This study examines the association between using and sharing high dead-space syringes (HDSSs)—which retain over 1,000 times more blood after rinsing than low dead-space syringes (LDSSs)—and prevalent HIV and hepatitis C virus (HCV) infections among injecting drug users (IDUs). A sample of 851 out-of-treatment IDUs was recruited in Raleigh-Durham, North Carolina, between 2003 and 2005. Participants were tested for HIV and HCV antibodies. Demographic, drug use, and injection practice data were collected via interviews. Data were analyzed using multiple logistic regression analysis. Participants had a mean age of 40 years and 74% percent are male, 63% are African American, 29% are non-Hispanic white, and 8% are of other race/ethnicity. Overall, 42% of participants had ever used an HDSS and 12% had shared one. HIV prevalence was 5% among IDUs who had never used an HDSS compared with 16% among IDUs who had shared one. The HIV model used a propensity score approach to adjust for differences between IDUs who had used an HDSS and those who had never used one. The HCV models included all potential confounders as covariates. A history of sharing HDSSs was associated with prevalent HIV (Odds Ratio = 2.50; 95% Confidence Interval = 1.01, 6.15). Use and sharing of HDSSs were also associated with increased odds of HCV infection. Prospective studies are needed to determine if sharing HDSSs is associated with increased HIV and HCV incidence among IDUs.
High dead-space syringes; Hepatitis C virus; HIV; Injecting drug users; Risk factors
We hypothesized that the high prevalence of HCV among injection drug users (IDUs) might be due to prolonged virus survival in contaminated syringes.
We developed a microculture assay to examine the viability of HCV. Syringes were loaded with blood spiked with HCV reporter virus (Jc1/GLuc2A) to simulate two scenarios of residual volumes; low (2 μl) void volume for 1-ml insulin syringes, and high (32 μl) void volume for 1-ml tuberculin syringes. Syringes were stored at 4°C, 22°C, and 37°C for up to 63 days before testing for HCV infectivity using luciferase activity.
The virus decay rate was biphasic (t½ α = 0.4h and t½β = 28h). Insulin syringes failed to yield viable HCV beyond day one at all storage temperatures except for 4o in which 5% of syringes yielded viable virus on day 7. Tuberculin syringes yielded viable virus from 96%, 71%, and 52% of syringes following storage at 4o, 22° and 37o for 7 days, respectively, and yielded viable virus up to day 63.
The high prevalence of HCV among IDUs may be partly due to the resilience of the virus and the syringe type. Our findings may be used to guide prevention strategies.
Hepatitis C virus; injection drug users; syringes; survival; transmission; luciferase activity
This study estimated the number of street injecting drug user (IDU) clients of a syringe-exchange program (SEP) who were infected with human immunodeficiency virus (HIV) and hepatitis C virus (HCV). A two-sample capture-recapture method was carried out. The first capture listed all interviewed IDUs outreached for syringe exchange from April 1 to May 1, 1998; the second capture involved those outreached from May 2 to June 6, 1998. Blood spots were collected for HIV and HCV serologies. Analysis used captured probability model varying with time. We interviewed 55 IDUs in the first capture and 99 in the second; 17 participated in both samples. An estimate of 317 IDUs attending the SEP was obtained (95% confidence interval [CI] 235–467). Based on the overall seroprevalence rates for HIV (47.7%) and HCV (53.1%), it was estimated that 151 IDUs were HIV infected (95% CI 112–223) and 168 (95% CI 125–248) were HCV infected. Enumeration of IDUs associated with estimates of the total number of HIV and HCV seropositives provide a powerful tool for SEPs to help monitor the number of IDUs, to plan for provisions, and to organize the new demands on existing health facilities for HIV and HCV care.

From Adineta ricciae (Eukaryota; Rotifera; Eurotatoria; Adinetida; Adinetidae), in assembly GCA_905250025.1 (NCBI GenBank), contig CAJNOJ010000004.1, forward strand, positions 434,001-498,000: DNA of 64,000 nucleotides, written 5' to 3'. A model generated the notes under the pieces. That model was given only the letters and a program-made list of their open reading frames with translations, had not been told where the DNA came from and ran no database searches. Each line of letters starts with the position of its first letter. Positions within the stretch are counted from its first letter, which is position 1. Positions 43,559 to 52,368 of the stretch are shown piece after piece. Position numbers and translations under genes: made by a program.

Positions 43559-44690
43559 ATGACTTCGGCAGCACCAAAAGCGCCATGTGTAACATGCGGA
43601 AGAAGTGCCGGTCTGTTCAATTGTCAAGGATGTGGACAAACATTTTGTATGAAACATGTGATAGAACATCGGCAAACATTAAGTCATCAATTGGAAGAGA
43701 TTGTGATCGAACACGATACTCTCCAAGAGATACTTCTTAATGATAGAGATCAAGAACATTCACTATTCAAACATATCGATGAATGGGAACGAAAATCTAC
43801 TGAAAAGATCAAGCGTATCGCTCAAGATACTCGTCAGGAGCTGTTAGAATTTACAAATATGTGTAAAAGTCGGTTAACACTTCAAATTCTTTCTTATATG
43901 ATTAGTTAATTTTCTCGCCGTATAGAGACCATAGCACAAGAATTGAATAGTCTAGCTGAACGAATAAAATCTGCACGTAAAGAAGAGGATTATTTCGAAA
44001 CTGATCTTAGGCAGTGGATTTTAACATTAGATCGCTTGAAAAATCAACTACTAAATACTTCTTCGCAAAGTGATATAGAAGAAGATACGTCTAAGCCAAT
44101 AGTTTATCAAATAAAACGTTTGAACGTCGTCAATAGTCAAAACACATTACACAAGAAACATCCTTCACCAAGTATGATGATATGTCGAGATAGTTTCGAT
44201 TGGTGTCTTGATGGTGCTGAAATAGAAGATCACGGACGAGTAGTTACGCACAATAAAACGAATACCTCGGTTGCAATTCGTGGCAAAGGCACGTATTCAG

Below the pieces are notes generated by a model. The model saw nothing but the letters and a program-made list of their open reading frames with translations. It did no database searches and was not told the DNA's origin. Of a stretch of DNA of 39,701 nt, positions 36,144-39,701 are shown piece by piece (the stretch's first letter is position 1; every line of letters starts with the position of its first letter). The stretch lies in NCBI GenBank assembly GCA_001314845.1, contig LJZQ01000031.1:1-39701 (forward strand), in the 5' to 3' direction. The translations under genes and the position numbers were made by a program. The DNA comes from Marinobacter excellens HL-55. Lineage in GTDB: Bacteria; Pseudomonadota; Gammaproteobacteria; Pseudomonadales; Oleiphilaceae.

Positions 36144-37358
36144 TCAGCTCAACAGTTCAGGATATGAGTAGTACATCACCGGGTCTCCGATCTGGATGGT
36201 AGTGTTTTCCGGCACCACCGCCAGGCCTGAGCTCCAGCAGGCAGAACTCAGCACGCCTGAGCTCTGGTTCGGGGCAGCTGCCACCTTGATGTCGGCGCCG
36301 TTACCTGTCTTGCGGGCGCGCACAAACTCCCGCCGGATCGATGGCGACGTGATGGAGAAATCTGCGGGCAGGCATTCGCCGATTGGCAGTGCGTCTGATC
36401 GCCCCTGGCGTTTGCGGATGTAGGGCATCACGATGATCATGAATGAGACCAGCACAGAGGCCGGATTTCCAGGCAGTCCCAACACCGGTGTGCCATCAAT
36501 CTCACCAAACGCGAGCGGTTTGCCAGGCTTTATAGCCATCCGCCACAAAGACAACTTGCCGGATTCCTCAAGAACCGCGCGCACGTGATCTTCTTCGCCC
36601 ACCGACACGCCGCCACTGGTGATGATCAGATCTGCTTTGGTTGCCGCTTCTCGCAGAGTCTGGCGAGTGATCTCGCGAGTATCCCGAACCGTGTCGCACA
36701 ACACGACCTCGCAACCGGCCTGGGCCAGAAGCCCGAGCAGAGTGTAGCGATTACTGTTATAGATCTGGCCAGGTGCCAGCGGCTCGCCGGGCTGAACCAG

Capture-recapture; HIV; HCV; Injecting drug users; Syringe-exchange program
A nascent HIV epidemic and high prevalence of risky drug practices were detected among injecting drug users (IDUs) in Kabul, Afghanistan from 2005-2006. We assessed prevalence of HIV, hepatitis C virus (HCV), hepatitis B surface antigen (HBsAg), syphilis, and needle and syringe program (NSP) use among this population.
IDUs were recruited between June, 2007 and March, 2009 and completed questionnaires and rapid testing for HIV, HCV, HBsAg, and syphilis; positive samples received confirmatory testing. Logistic regression was used to identify correlates of HIV, HCV, and current NSP use.
Of 483 participants, all were male and median age, age at first injection, and duration of injection were 28, 24, and 2.0 years, respectively. One-fifth (23.0%) had initiated injecting within the last year. Reported risky injecting practices included ever sharing needles/syringes (16.9%) or other injecting equipment (38.4%). Prevalence of HIV, HCV Ab, HBSAg, and syphilis was 2.1% (95% CI: 1.0-3.8), 36.1% (95% CI: 31.8-40.4), 4.6% (95% CI: 2.9-6.9), and 1.2% (95% CI: 0.5-2.7), respectively. HIV and HCV infection were both independently associated with sharing needles/syringes (AOR = 5.96, 95% CI: 1.58 - 22.38 and AOR = 2.33, 95% CI: 1.38 - 3.95, respectively). Approximately half (53.8%) of the participants were using NSP services at time of enrollment and 51.3% reported receiving syringes from NSPs in the last three months. Current NSP use was associated with initiating drug use with injecting (AOR = 2.58, 95% CI: 1.22 - 5.44), sharing injecting equipment in the last three months (AOR = 1.79, 95% CI: 1.16 - 2.77), prior incarceration (AOR = 1.57, 95% CI: 1.06 - 2.32), and greater daily frequency of injecting (AOR = 1.40 injections daily, 95% CI: 1.08 - 1.82).